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Optimism stays in frame for art scene

By PRIME SARMIENTO in Hong Kong | China Daily | Updated: 2021-01-08 09:48

Resilience seen among Asian buyers, with China recovery aiding prospects

Gallery owner Meg Maggio is optimistic about the prospects for the Asian art market in 2021, believing buyers' appetite will hold up even as the coronavirus changes how the players connect.

Maggio, the director of Pekin Fine Arts, with contemporary art galleries in Beijing and Hong Kong, has witnessed how the ranks of the region's art collectors have expanded in the past few years, and hopes that the buyers will remain in the market.

"The art market moves in tandem with the economy. What comes first is the foundation of Asian economic growth ... it doesn't look like it's affected too much (by the pandemic). And that's because of the strength of domestic consumption," said Maggio, who is from the United States.

Art market players largely share Maggio's assessment. While they acknowledge that sales may have come down in 2020 from the previous year, they point to a steady client base in the region. This is best exemplified by the prices that auction houses managed to secure in 2020.

Christie's Asia's five auctions in December generated over $224 million in sales, according to a statement released by the British auction house. Some of the auctions' top sellers include Goldfish by Chinese-French modernist painter Sanyu, which sold for over $22 million; Bloodline: Big Family No. 2 by contemporary Chinese artist Zhang Xiaogang, which fetched $12.7 million; and Pumpkin by Japanese contemporary artist Yayoi Kusama, which sold for nearly $2 million.

Alan Lau, co-chair of Tate Modern's Asia Acquisition Committee and Guggenheim's Asia Art Circle, is not surprised by the auction houses' huge sales. He cites the influence of China, the world's third-largest art market after the United States and the United Kingdom.

Chinese art sales in 2019 were estimated at $11.7 billion, accounting for 18 percent of the global market, according to an annual global art market report by Swiss investment bank UBS and Art Basel.

"In general, Chinese consumers' balance sheets are very strong. So it's not surprising to see the strong results not just in auctions, but also in art fairs," Lau said.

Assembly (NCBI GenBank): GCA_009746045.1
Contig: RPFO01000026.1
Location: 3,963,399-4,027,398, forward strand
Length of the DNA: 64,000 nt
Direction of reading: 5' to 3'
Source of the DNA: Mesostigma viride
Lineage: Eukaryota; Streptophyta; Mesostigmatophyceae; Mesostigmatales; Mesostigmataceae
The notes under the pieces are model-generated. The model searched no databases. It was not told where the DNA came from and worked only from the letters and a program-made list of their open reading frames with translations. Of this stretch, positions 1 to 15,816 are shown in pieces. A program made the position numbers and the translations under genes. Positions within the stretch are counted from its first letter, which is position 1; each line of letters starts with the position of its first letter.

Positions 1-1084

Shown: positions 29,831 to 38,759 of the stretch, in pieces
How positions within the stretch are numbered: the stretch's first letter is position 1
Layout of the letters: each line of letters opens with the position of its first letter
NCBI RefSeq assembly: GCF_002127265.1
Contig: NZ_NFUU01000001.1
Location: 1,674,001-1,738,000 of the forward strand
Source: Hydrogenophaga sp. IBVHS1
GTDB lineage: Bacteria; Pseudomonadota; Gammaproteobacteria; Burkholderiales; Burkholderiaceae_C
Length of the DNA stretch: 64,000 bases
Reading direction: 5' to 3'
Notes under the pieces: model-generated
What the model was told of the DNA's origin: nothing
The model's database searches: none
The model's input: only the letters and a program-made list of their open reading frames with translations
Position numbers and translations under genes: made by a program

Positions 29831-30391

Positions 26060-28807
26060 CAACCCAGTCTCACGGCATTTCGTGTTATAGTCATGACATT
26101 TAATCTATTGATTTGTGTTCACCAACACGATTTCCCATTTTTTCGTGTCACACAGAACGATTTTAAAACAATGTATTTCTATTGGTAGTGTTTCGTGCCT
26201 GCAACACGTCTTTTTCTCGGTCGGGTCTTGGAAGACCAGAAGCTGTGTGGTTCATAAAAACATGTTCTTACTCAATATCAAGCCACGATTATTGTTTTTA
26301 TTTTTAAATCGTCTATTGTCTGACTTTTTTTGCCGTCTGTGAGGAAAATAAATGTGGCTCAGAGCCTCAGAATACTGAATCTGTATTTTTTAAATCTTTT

Lau, also chairman of Tencent's insurance platform WeSure, said international galleries are bringing their best works to Asian collectors who are "demonstrating strong appetite to acquire".

"While some (Asian collectors) are asking for discounted rates, far more are using this opportunity to collect and access art that have a long waiting queue before, and now become available as demand in other parts of the world scales back," he said.

Asian art industry experts said that apart from high-net worth individuals, mid-tier buyers are also in the market.

Accessible works

Maggio said the growing population of the middle class in Asia has more disposable income and, unlike buyers in the US, people in the region usually buy artworks with cash. The mid-tier buyers on average buy artworks worth under $5,000 and start their collection by purchasing more accessible works like art prints.

Maggio said free admissions are common in art galleries and museums in Asia and that some exhibitions are even held in shopping malls, making art "more popularized, more accessible". And Asian buyers tend to collect Asian art, noting that the buyers "appreciate their own culture and want to live with art of their culture".

Andy Hei, founder and director of international art fair Fine Art Asia, said Asian collectors are also increasingly aware that art is another form of investment, and that they are buying art through different platforms.

Hei said social distancing and lockdown measures kept art lovers from visiting galleries and art fairs in 2020, prompting them to go online to view and buy art.

"Because of travel restrictions, collectors can't visit galleries and artists that often, so they rely on online and mobile platforms more than ever," he said.

UBS and Art Basel's midyear global survey of galleries revealed that the share of online art sales rose from 10 percent of total sales in 2019 to 37 percent in the first half of 2020. More than 20 percent of the online buyers were new clients.

However, "most collectors were still actively planning to go to exhibitions, art fairs, and events in the next 12 months, and a majority hoped to attend these events both locally and overseas", UBS and Art Basel said in their joint report.

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